Back on June 14, Apple announced its new Beats Studio Buds wireless earphones, launching sales on June 25. We recently went hands-on with Beats Studio Buds—here’s our quick review.
The major highlight of Beats Studio Buds is the fact they are marketed for both iPhone and Android users and also priced at $179.95, which is cheaper than Apple’s flagship AirPods earphones.
Beats Studio Buds Haiku Review
Lacks iCloud device pairing
Slippery to hold
That cheaper price results in a sub-par unboxing experience, as you can see from the following pictures. The packaging is so thin ours came smushed out of the box:
Here’s an aerial view of what you can see when you open up the box:
Inside the box you’ll find some quick start instructions, an Apple Music card to push you to sign up for a free trial, a Beats sticker, the Studios Buds, a USB-C charging cable (not Lightning) and extra ear tips:
You’ll get some extra small and large-sized silicone ear tips:
The packaging has some brief instructions on how to insert Beats Studio Buds into your ears, which involves a counter clockwise twist.
To toggle between Active Noise Cancellation and Transparency modes, there’s a button to press on the side of each earbud.
Pairing Beats Studio Buds is very easy on an iPhone—just open up the lid to the charging case next to your device and tap connect.
As for the Beats Studio Buds themselves, they are fairly tiny and also very slippery to hold. If you have large fingers, these are definitely going to slip out and fall into the toilet or a sewer grate:
Below you can see the charging connectors on each left and right earphone. There’s a magnet and the earbuds will stick together if you place them next to each other:
Connecting Beats Studio Buds is really easy, like AirPods. These cool animations get me every time:
The build quality of the Beats Studio Buds charging case feels like cheaper plastic, compared to AirPods and AirPods Pro. You can see from the picture below the lid doesn’t sit flush and isn’t lined up properly:
Here’s the inside of the charging case. The button to reset your Beats Studio Buds is on the inside, which is actually a better placement compared to AirPods and AirPods Pro. No more accidental presses:
Here’s a picture of the back of the charging case:
Here’s how the Beats Studio Buds charging case compares to AirPods, AirPods Pro and Beats Powerbeats Pro:
As you can see, the Beats Studio Buds charging case is wider than AirPods Pro and about the same width as the Beats Powerbeats Pro:
Here’s another shot comparing the size of charging cases (from left to right: AirPods, AirPods Pro, Beats Studio Buds, Beats Powerbeats Pro):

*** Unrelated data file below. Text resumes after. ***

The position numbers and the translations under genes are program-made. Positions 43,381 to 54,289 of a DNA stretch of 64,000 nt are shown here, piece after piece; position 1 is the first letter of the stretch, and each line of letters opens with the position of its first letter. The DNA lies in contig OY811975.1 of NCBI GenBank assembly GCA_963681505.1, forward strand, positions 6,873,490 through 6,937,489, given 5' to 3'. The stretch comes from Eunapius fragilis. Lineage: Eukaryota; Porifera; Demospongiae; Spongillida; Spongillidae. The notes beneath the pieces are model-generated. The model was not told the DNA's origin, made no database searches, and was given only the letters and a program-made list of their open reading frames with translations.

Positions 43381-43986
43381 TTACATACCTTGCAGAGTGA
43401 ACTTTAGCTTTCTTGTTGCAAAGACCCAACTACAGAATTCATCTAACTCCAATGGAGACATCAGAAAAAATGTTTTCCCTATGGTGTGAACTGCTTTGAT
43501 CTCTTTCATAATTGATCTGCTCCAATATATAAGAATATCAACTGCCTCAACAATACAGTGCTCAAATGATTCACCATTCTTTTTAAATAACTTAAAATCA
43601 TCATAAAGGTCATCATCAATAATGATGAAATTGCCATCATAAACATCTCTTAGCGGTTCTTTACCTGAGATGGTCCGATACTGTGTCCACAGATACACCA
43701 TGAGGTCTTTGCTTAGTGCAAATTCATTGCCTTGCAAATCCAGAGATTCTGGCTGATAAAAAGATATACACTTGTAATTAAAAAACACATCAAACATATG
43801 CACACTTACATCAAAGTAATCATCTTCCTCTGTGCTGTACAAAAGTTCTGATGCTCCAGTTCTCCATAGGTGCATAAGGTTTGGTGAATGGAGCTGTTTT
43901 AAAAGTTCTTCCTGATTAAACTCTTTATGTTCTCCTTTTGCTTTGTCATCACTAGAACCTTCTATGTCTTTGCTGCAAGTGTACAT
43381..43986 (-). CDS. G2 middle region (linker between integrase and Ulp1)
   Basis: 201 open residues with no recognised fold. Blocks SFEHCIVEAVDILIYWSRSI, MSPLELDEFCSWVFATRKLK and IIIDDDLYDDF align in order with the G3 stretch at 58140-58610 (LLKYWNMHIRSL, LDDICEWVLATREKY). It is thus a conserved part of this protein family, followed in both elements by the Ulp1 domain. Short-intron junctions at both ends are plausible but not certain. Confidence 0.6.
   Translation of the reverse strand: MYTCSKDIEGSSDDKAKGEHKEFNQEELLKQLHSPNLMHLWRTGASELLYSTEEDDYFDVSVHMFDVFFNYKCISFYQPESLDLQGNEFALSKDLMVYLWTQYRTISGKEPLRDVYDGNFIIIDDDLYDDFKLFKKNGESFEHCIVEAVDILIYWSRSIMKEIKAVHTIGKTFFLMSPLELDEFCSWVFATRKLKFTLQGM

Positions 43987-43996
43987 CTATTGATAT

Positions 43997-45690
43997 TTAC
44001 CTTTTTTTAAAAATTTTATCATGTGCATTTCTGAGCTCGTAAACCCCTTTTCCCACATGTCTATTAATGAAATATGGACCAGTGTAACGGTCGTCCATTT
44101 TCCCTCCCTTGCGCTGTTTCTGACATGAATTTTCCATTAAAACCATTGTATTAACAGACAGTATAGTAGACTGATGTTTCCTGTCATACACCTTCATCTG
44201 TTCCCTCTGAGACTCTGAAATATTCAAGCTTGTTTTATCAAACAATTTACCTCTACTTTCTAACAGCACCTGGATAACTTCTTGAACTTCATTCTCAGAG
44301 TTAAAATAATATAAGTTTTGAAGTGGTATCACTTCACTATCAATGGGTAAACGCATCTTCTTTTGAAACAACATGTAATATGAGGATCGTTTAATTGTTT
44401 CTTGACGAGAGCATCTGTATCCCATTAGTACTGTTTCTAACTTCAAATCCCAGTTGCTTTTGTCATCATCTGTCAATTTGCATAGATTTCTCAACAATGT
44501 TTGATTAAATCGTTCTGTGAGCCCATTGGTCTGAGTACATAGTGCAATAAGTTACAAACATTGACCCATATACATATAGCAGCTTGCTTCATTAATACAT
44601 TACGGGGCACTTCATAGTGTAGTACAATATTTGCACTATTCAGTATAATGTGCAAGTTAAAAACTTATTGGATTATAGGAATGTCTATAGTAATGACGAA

Remember what I said about build quality? Look at the alignment of the case’s lid—it’s worse than the panel gaps on a Tesla (kidding!):
Listening to Beats Studio Buds
So how do Beats Studio Buds sound when they’re in your ears? They sound pretty good, with lots of bass (almost to the point of too much) as you’d expect from the Beats line up. Volumes are nice and loud which would be good for those working out in a gym.
However, I find the balanced sound of my AirPods Pro better, but they are also $150 more (comparing MSRP; AirPods Pro are $262 on Amazon). Active Noise Cancellation works fine, but is not as good as AirPods Pro.
What I really hated with Beats Studio Buds is the fact music doesn’t stop playing when you take them out of your ears. Music does not pause. It just keeps playing. That’s annoying.
Also, the lack of iCloud pairing means you need to manually manage your Bluetooth connection with Apple devices, unlike the magic of AirPods and AirPods Pro. You also don’t get Spatial Audio at this price point.
One thing that I noticed with Beats Studio Buds is they hurt my ears, like the replacement tips Apple sent me for my AirPods Pro. I tested wearing Beats Studio Buds in my ears for an hour afterwards my ears hurt, like they did when I got an infection with the replacement AirPods Pro ear tips. Obviously, everybody’s ears are different but I immediately stopped wearing these Beats Studio Buds.
Conclusion: Wireless Earbuds for Masses
Overall, at an ‘entry’ price point of $179, you get some earbuds that are sweat and water-resistant, support “Hey Siri”, sound good with lots of bass, charge via USB-C and also are easy to pair for both iPhone and Android. They are very hard to hold and manipulate with my butter fingers, plus they hurt my ears and the build quality overall feels ‘cheap’. For the money, I’d recommend Apple’s AirPods Pro instead if you can afford it for the extra features like iCloud device pairing, Spatial Audio and better ANC.